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Community and Public Health on the West Coast (Greymouth)

Nearly 33,000 people live in the Buller, Grey and Westland Districts, a 400 km long region between the Southern Alps and the Tasman Sea. This makes the West Coast one of the most sparsely populated regions in New Zealand. The remote nature of many small and isolated communities poses specific health challenges around sewage treatment and disposal, and potable water.

The natural beauty of the area attracts more than 1 million visitors a year, largely during the spring and summer months. This level of tourist activity carries some environmental risks for recreational water contamination and infectious diseases, especially in popular destinations such as Fox and Franz Josef Glaciers and Punakaiki. The predominantly young and transient population of tourists and those employed in the tourism industry creates concerns around safe sexual behaviours and responsible alcohol use.

Healthy eating, being physically active and advocating the smokefree lifestyle are also important focuses for the staff at the Greymouth office. Significant work is currently targetted at promoting healthy ageing to the region’s older people, through initiatives around physical activity and injury prevention.

Community and Public Health is a partner in Active West Coast, so works with District Councils to improve and promote opportunities for physical activity. The Grey District Aquatic Centre is open and well used by the community, and major developments are occurring in Buller and Westland as part of their new physical activity strategy. Staff are also contributing to the development of a region-wide walking and cycling strategy.

The Greymouth office has also a Community Health Information Centre, providing a range of health education resources from the Ministry of Health and other providers.

2018 State of the Environment Summary released

West Coast Regional Council media release: 1st August 2019

The West Coast Regional Council has released its 2018 State of Environment (SOE) report which provides a snapshot of the state and trends of some of the region’s natural resources, including land cover, water quality, water quantity and air quality.

Planning, Science and Innovation Manager Hadley Mills, says the report shows how things are changing over time given the pressures experienced throughout the region. “The summary shows that for the parameters we measure, the West Coast is generally in good shape compared to other regions, but there are definitely areas for improvement,” said Mr Mills.

Council monitors groundwater, lakes, rivers, coastal beaches, and air quality across the region at 85 sites. A range of environmental data on the quantity of water on the West Coast, including rainfall, river flows, and groundwater levels is also collected. This data makes up the SOE report.


West Coasters urged to look after themselves as influenza on the rise

West Coast DHB media release: 15th July 2019
Woman trying to stop herself from sneezing.There has been a rise in influenza across the West Coast over the past month, with at least 14 people with influenza needing hospitalisation due to complications such as pneumonia.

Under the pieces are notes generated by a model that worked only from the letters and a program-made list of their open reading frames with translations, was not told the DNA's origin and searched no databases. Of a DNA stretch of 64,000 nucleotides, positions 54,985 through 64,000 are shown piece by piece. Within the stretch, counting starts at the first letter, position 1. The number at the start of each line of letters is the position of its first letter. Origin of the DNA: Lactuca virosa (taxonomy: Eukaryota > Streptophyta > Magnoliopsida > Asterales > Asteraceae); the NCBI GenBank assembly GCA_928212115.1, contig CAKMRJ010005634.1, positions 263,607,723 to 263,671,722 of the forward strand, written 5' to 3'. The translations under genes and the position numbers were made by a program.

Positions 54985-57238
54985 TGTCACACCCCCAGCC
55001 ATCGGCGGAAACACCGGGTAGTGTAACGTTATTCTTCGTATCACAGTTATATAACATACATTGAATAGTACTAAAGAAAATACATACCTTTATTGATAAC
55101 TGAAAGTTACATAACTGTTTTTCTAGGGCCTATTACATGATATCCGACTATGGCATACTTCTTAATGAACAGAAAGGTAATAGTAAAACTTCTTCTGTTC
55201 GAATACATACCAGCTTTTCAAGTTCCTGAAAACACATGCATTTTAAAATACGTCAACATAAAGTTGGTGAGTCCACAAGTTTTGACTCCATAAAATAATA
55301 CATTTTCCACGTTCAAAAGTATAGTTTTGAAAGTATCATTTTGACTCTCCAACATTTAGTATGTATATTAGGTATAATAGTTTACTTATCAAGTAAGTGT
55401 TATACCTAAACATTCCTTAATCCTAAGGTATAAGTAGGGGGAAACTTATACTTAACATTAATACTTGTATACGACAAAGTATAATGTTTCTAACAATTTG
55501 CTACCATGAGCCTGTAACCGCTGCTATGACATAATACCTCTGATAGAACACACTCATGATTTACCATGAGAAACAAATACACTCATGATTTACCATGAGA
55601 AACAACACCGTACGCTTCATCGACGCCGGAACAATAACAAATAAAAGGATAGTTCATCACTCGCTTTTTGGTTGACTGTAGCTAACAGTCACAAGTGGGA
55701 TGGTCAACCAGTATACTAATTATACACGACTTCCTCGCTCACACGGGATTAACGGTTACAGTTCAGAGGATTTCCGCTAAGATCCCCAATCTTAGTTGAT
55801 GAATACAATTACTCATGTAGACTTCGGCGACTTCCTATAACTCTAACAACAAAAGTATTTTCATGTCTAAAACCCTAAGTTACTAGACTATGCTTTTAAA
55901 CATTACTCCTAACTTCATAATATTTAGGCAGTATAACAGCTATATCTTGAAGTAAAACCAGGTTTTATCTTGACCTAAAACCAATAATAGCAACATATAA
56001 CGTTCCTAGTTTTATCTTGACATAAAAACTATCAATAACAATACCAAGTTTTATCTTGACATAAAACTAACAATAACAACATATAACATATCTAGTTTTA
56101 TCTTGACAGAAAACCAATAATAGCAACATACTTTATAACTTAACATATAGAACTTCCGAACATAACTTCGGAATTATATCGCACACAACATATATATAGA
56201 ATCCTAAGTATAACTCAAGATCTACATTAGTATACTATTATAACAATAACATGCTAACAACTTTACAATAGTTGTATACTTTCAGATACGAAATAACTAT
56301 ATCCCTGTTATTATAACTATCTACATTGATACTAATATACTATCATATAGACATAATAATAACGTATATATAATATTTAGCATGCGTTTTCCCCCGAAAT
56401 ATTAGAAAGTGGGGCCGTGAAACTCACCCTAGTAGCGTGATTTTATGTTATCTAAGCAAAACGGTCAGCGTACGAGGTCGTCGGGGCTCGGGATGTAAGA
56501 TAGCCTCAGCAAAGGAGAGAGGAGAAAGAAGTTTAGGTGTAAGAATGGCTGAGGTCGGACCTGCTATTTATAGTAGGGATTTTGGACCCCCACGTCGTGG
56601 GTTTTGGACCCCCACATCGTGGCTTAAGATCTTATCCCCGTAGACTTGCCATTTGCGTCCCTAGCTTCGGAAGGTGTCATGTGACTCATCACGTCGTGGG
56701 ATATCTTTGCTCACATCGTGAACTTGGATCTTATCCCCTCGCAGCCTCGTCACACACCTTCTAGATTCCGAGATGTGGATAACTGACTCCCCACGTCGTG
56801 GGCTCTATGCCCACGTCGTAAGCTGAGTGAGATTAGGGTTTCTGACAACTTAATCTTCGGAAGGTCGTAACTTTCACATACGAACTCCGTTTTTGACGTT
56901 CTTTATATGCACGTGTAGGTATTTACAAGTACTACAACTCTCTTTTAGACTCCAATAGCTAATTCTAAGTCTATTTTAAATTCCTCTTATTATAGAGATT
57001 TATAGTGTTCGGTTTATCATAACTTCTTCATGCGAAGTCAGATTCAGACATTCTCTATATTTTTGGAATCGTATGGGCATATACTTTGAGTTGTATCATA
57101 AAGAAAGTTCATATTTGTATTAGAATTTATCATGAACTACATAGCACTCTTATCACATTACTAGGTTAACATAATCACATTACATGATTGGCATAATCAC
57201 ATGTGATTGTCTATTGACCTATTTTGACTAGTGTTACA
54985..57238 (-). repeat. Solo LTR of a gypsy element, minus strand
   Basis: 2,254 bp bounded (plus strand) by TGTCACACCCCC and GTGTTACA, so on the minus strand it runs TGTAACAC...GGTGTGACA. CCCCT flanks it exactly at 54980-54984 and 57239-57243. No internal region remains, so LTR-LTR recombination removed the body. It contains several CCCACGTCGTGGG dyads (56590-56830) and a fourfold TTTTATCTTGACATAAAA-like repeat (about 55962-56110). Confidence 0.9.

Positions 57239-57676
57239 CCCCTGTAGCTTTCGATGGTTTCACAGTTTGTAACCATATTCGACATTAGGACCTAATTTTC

West Coast DHB is reminding people that there are some simple ways to stop the spread of influenza and other respiratory infections and to look after themselves and their loved ones this winter.

West Coast Medical Officer of Health Dr Cheryl Brunton says the best way to help prevent spreading flu is to stay home from school or work if you are sick. It’s also important to try and keep your home as warm and dry as possible.

Proper cough and sneeze etiquette is also key. Cover your mouth and nose with a tissue or use your elbow if you’re caught short, and wash your hands often with soap and water or use hand sanitiser.

Call your general practice team 24/7 first if you need medical advice – rather than visiting in person. Follow the instructions after hours to be put through to a nurse for free health advice.

The Coping with Flu at Home brochure contains practical advice if you’re caring for someone with the flu, including:

  • how to treat the symptoms at home;
  • danger signs to look out for – especially in young children or babies; and
  • when to seek medical advice and where to go.

Contact your general practice team to discuss getting vaccinated if you’re in one of the following priority groups and have not yet had your free flu vaccination:

  • people aged 65 and over;
  • pregnant women at any stage of pregnancy;
  • those with long-term health conditions such as heart disease, stroke, diabetes respiratory disease (including asthma that requires regular preventive therapy), kidney disease and most cancers; and
  • children aged four years and under who have been hospitalised for respiratory illness or have a history of significant respiratory illness.

A limited supply of vaccine is still available for people in these groups.



Healthinfo West Coast.

Page last updated: 12/08/2019

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